How an entire country reframed their rideshare service for essential deliveries during the coronavirus pandemic• 3 min read
Responding to COVID-19: Malta repurposed its on-demand microtransit network during the public health crisis to deliver things like groceries and medicine.
What do you do when a global pandemic turns your public transportation network into a ghost town? If you are transport leaders in Malta, you take lemons and make lemonade.
In July of 2019, Cool – a partnership between Via and the Debono Group – launched as Malta’s first-ever transportation service offering on-demand shared rides, and grew its footprint slowly over time. Using the Cool app, riders are able to hail a shared shuttle directly from their smartphone. The service amassed over 40,000 downloads and completed more than 200,000 rides in its first nine months of operation.
But as COVID-19 led to mandated need for social distancing, Malta’s increasingly popular new service needed to pump the brakes. Cool leaders, however, had a new plan.
It took just two days for Cool to extend its service zone from a few select communities to the entire country. During a health crisis that left most of the country’s residents sheltering in place, the switch allowed Cool to quickly start servicing essential rides and deliveries across the country.
Recognizing the need for change during the COVID-19 pandemic
In response to service changes and new mandates, the Cool team started talking to customers and Driver Partners, asking questions to find opportunities that would help drivers and the Maltese community at large in this challenging situation.
Cool has taken those conversations to heart, switching their service to provide private rides only to maintain social distancing guidelines. They increased its cleaning and disinfecting policies. They then made the decision to extend the service zone throughout the country, and expanded its use to goods delivery, allowing grocery stores and small businesses to easily ship essential goods using the local service app. The move was a lifeline for local retailers that didn’t already have digital shipment infrastructure of their own.
“Places across the globe are responding in real-time to create changes for their communities that will curb the spread of COVID-19,” said Laura Jasenaite, CEO of Cool Ride-Pooling in Malta. “The entire country of Malta has quickly risen to the challenge and helped their community stay safe when they have to move and get essential deliveries to those who are at home.”
As social distancing has necessitated a decrease in movement in Malta, the country has seen a spike in e-commerce. The rise in online shopping has required an increasing need for the delivery of goods, which Cool has been able to help with.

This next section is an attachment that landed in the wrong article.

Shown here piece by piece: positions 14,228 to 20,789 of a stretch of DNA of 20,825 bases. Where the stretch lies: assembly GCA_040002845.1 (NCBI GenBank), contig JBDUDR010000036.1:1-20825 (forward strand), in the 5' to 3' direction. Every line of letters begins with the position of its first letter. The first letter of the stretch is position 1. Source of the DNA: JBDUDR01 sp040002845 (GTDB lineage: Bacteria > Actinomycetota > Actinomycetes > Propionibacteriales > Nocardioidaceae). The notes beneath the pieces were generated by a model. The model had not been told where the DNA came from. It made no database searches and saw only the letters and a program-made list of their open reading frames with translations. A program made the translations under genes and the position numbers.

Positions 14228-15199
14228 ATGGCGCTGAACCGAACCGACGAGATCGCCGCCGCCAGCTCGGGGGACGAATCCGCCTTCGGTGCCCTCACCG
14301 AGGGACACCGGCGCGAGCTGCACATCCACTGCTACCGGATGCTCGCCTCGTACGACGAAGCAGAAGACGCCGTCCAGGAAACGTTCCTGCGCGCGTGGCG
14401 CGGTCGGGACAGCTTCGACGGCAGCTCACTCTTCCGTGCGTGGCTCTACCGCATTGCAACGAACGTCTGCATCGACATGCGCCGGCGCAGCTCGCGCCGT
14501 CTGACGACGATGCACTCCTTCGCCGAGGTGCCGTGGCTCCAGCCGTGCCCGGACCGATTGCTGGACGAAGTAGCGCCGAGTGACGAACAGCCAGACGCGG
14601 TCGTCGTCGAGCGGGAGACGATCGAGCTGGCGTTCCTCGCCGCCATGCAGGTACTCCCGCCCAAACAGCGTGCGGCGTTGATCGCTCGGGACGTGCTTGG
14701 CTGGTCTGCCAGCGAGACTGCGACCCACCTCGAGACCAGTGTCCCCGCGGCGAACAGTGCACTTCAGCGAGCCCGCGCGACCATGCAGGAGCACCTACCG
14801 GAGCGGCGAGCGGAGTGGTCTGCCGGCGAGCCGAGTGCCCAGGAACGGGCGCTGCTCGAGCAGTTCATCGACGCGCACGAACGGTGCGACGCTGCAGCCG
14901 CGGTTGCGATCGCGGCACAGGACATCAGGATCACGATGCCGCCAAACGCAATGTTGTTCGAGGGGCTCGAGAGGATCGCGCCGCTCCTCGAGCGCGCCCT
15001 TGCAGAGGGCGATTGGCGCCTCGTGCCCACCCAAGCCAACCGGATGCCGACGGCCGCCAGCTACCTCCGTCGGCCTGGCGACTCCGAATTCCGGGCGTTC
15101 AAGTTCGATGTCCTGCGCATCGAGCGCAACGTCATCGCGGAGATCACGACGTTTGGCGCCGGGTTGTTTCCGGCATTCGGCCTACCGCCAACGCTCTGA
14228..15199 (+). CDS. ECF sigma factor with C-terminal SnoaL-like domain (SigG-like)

“Most of our first customers are brick-and-mortar shops without any experience in e-commerce,” Jasenaite added. “They are now accepting orders by phone and have their goods delivered by Cool. Now, we also support supermarkets with groceries delivery.”
While all passenger trips are now private rides to allow for social distancing, by using Via’s technology, Cool now allows all deliveries to be shared – plus, drivers can see if they are servicing an essential private ride or a delivery in their app. The adjusted algorithm groups packages together, providing an increase in the volume of packages that can be picked up by the same vehicle and creating more efficient deliveries.
“We believe the public recognizes and appreciates the decisions we have taken in choosing to help communities in these dire times.” Jasenaite feels that even if Cool’s “typical” service model cannot be operated during this current moment, “we are confident that our customers’ loyalty will help us get back on track once we regain some form of normality in everyday life.”
Wanting to help the community by helping those most at risk
Hoping to help the Maltese community, Cool also used its on-demand technology for a variety of new tasks during the pandemic. The service began providing free rides to COVID-19 information line volunteers, offering free grocery deliveries for the elderly, and assisting Caritas Internationalis (a charity relief organization) to supply food to those in need.
”Like everywhere, people in Malta are concerned about customers’ safety. In the times of the pandemic, they appreciate that they can use our Cool service without sharing a ride,” Jasenaite explains. “Others are thankful for free deliveries or free rides. Every little bit helps and we are here to help each other and the communities where we operate.”
The team at Cool is focused right now on helping their community across the country. They feel assured that those choices are building trust with their riders and building a sense of confidence in their ability to mobilize and create mobility in the community.
Jasenaite advises that it’s important to spend energy on what we can control and look for new possibilities with the resources we have. “People now are as united as never before. I suggest directing energy on creating products and services that can make an impact on coping with the new reality and returning stronger than ever before.”